Today’s mobile phones are incredibly powerful photography tools. As a result, better and better photos are being taken by everyday Joe’s with a camera phone. Yet, just because our phones are better cameras than ever before doesn’t mean that simply pointing and shooting will get you the type of photo you want.
In this step-by-step guide, we explore six tips that will help you improve the results you get with your mobile phone.
Step 1: Always Be at the Ready
Given that mobile phones are virtually always within reach, this might seem like a silly first step to improved mobile photos. Yet, how many times have you or someone you know asked, “Where’s my phone?” or discovered that you’re very nearly out of battery power?
Shooting with a phone is not unlike shooting with a DSLR or a mirrorless camera in that you can’t take a photo if your camera isn’t at the ready and with you. Keeping your phone charged, having lens cloths to keep your phone’s lens clean, and ensuring that you have your add-on lenses, tripods, and the like, will ensure that you’re as prepared as possible to take better photos. Be like the Boy Scouts...be prepared!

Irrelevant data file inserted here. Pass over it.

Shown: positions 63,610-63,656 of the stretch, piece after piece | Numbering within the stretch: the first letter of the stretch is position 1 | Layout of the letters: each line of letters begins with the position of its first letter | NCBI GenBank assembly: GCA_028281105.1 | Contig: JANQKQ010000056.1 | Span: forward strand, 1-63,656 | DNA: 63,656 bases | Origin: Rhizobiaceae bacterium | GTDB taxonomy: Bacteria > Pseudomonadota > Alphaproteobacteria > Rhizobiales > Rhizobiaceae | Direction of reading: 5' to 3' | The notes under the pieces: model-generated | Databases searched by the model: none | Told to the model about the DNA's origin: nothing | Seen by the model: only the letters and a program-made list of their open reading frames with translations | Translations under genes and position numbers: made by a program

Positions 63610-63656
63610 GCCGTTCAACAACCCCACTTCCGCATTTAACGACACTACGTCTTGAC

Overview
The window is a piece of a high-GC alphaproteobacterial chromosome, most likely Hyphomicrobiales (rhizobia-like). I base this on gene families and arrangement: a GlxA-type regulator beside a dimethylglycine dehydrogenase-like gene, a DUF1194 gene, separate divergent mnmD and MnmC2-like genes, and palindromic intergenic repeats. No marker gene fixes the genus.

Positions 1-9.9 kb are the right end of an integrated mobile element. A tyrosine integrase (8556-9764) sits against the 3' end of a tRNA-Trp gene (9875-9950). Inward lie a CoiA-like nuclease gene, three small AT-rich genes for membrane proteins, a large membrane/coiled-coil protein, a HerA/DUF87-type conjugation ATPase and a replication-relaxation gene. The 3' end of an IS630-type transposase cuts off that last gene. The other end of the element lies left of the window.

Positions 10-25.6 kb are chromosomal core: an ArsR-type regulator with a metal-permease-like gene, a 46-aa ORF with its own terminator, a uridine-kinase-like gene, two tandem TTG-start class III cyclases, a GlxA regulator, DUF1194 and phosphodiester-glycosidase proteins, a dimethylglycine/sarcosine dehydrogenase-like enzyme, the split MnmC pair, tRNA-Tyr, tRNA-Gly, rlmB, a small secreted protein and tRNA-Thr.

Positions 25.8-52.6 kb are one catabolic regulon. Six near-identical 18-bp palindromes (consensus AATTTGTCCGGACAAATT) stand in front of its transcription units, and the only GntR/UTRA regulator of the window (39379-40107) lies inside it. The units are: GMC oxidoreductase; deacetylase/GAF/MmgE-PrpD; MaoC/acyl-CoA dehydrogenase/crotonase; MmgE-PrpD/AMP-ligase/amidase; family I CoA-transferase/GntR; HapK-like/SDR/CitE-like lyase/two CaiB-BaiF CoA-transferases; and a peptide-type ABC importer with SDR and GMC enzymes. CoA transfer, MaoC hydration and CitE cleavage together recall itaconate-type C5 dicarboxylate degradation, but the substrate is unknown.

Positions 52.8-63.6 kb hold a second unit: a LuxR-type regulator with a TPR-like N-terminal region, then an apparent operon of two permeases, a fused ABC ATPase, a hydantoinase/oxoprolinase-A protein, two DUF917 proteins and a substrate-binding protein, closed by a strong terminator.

Step 2: Use Physical Buttons as the Shutter Release
When you take photos with a DSLR or mirrorless camera, having a good, solid grip on the camera will get you sharper images. The same holds true for your phone, yet many people hold their phones with one hand, extend their arm, and press the on-screen shutter button.
The problem with this setup is that there is nothing stable about it. Using one hand to hold the phone while you press on the on-screen shutter button is a recipe for camera shake, which is never a good thing. Instead, hold the phone with both hands, tuck your elbows in, resting them on your chest, and use the volume buttons as the shutter release. Using the actual, physical buttons in lieu of the on-screen button will instantly get you images that are sharper.
Better still, if you have a tripod for your phone, try using the headphones that came with your phone as a remote shutter release. That way you don’t have to even touch the phone at all!
Step 3: Think Less
All too often we see something and think, “that would make a good photo” then think of all the reasons why it wouldn’t turn out: the lighting is bad, the background is ugly, the subject is too far away, and so on.
But thinking of all the reasons why not to photograph something doesn’t help you become a better photographer. Taking more photos more often is what will help you develop the skills that result in improved photos. So stop thinking so much, stop coming up with reasons why this photo or that photo won’t work, and just snap away. Even if your photos are terrible, there are still learning opportunities.
For example, if you’ve taken a photo you don’t like, what about it doesn’t please you? Examine the composition, the lighting, the framing, and so on, and pinpoint what failed in the photo. Then, the next time you shoot, make it a point to practice the skill that was lacking in the previous image.